It’s been almost two years since voters in Oregon passed the first ballot initiative in the country to legalize the use of psilocybin, the psychoactive agent in magic mushrooms. The passage of Measure 109 put in motion a deliberative process to put rules in place for the use of psilocybin in therapy, in ceremony, and in pursuit of personal wellness. These services become available in 2023.
Next week in Portland, many of the leading figures involved in this pioneering experiment will come together to discuss it at Horizons Northwest, a conference organized by Horizons in partnership with the Sheri Eckert Foundation. The event offers a deep dive into the current state of psychedelic science. It also will explore the Oregon model in detail.
Looking ahead to Horizons Northwest, Lucid News convened a roundtable discussion of conference organizers and participants to give a 30,000 foot overview of the Oregon initiative and discuss why it’s so central to the future of psychedelic legalization.
- Tom Eckert is the co-chief petitioner of Measure 109, and the founder of Innertrek, a training company for psilocybin service center facilitators, and the Sheri Eckert Foundation, an organization established to ensure diversity in Oregon’s evolving psychedelic ecosystem.
- Rebecca Martinez (she/her) is a queer Chicana writer and community organizer born and raised on Chinook homelands known as Portland, Oregon, and founder of the Alma Institute, an Oregon-based non-profit psychedelic training and mentorship program.
- Kevin Balktick, founder and director of the Horizons Public Benefit Corporation, is a New York-based producer, creative director, and cultural entrepreneur focused on live experiences and hospitality.
Horizons is a Lucid News content partner. Ann Harrison, managing editor of Lucid News, took part in the conversation. The transcript was edited for clarity and concision.
Yesterday San Francisco decriminalized plant based psychedelics, joining Denver, DC, Seattle, and another dozen or so cities around the country. The psychedelic decrim movement keeps picking up steam. What makes Oregon Measure 109 different and how is it pioneering an alternative model?
Eckert: The Oregon model legalizes access to psilocybin-assisted therapy and wellness services in a licensing framework. That means prospective clients can access these services and move through a sequence of supervised sessions with licensed personnel at licensed facilities. It looks a bit like the medical model, although it sits outside of that system. It’s based on its own licensing framework and has its own foundation, which opens it up to folks who don’t have a diagnosis or a prescription. But it is based on practice standards, safety standards, ethical standards. It’s a program in which clients work with newly licensed personnel who are licensed specifically to do this work. They’ll oversee preparation sessions, safety planning, psilocybin administration in a licensed facility, and then integration services afterwards – which could be a pass off into a broader integration network.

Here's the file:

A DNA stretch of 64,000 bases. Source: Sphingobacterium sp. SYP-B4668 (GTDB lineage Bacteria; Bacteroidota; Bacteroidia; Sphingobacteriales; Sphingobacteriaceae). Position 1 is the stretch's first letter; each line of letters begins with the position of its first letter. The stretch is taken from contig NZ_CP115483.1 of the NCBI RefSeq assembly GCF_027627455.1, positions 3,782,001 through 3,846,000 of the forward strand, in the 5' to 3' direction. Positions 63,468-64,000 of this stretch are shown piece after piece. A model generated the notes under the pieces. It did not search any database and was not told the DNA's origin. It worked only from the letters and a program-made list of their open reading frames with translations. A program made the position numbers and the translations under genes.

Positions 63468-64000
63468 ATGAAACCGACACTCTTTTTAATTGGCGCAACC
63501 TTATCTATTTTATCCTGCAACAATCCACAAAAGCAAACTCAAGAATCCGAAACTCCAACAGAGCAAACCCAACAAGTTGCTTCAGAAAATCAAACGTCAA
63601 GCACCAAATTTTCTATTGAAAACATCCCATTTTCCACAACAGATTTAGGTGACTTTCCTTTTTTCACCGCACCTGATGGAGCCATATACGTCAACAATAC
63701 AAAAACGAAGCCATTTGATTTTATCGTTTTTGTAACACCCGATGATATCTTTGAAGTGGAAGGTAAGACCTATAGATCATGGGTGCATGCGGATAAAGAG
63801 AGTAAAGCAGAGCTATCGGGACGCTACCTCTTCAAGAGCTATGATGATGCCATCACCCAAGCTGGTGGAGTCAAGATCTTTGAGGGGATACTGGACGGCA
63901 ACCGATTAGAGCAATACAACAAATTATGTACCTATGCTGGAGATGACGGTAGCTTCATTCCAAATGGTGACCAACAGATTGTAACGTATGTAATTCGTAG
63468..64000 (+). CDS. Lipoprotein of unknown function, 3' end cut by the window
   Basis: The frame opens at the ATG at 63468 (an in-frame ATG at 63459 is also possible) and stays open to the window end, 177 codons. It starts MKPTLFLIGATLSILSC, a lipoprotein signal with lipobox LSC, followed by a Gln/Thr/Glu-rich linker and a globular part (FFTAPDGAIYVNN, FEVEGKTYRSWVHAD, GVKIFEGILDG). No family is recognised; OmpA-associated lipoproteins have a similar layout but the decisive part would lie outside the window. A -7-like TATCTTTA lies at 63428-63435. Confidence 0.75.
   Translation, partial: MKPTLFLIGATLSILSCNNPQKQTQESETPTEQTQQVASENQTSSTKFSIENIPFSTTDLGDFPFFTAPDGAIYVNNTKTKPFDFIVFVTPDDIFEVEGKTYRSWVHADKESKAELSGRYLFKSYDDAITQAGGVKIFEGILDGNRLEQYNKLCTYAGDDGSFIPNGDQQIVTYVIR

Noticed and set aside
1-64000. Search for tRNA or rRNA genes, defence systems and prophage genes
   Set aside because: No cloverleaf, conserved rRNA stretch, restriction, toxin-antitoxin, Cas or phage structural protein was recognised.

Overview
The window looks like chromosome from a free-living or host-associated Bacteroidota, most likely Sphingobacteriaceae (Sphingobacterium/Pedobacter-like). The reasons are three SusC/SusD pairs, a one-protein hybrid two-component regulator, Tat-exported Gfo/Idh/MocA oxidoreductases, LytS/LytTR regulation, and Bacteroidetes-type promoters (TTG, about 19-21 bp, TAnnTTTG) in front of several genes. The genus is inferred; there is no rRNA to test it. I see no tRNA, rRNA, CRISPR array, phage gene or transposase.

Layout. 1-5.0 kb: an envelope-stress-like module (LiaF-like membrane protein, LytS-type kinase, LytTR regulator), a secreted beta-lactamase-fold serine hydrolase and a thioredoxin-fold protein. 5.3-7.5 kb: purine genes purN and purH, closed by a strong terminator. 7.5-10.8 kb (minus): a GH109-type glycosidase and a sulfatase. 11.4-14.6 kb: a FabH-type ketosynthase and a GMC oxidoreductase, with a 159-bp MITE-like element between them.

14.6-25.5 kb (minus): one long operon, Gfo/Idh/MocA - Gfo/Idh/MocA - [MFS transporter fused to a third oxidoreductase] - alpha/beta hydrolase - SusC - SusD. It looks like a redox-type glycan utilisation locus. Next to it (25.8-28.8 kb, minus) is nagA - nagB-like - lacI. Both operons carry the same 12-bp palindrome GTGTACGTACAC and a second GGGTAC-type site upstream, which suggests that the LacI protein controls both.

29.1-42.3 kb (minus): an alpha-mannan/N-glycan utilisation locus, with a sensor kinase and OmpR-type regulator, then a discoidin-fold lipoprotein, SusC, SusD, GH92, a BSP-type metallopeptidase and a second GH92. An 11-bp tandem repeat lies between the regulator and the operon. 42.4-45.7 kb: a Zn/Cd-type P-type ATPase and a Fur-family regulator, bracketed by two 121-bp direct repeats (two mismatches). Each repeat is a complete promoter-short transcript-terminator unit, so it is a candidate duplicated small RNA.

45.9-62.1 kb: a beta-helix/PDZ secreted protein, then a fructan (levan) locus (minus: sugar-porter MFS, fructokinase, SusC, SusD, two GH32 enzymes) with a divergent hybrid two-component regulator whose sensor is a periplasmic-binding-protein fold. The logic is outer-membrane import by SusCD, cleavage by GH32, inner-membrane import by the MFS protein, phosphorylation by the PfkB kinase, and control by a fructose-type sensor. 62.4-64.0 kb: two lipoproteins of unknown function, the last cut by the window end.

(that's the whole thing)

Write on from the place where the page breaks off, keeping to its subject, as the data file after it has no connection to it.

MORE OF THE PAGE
So it’s a regulated system that opens up access to anyone who can safely benefit, whether or not they’re working on mental health issues. That’s new in this country. Measure 109 was actually the first campaign in all of the states, all the way back to 2015. The measure passed in 2020. Since then the program has been developing, as was prescribed in the measure, over a two year period. We’re getting close to rollout, which happens probably somewhere in the middle of 2023. That’s when services will actually be hitting the ground.
Balktick: As someone who works on the education and media side of this field, explaining the difference between decriminalization and the varieties of regulation is something that we continue to struggle with. There is much public confusion about it. One of the things I often tell people is that decriminalization is not really about drugs, but about jail cells. Regulation is entirely different from decriminalization, in that it does allow people to offer products and services to start, fund and operate businesses, and to really build an ecosystem. Decriminalization largely just takes away handcuffs, but doesn’t allow any formal building of institutions or infrastructure on top of it.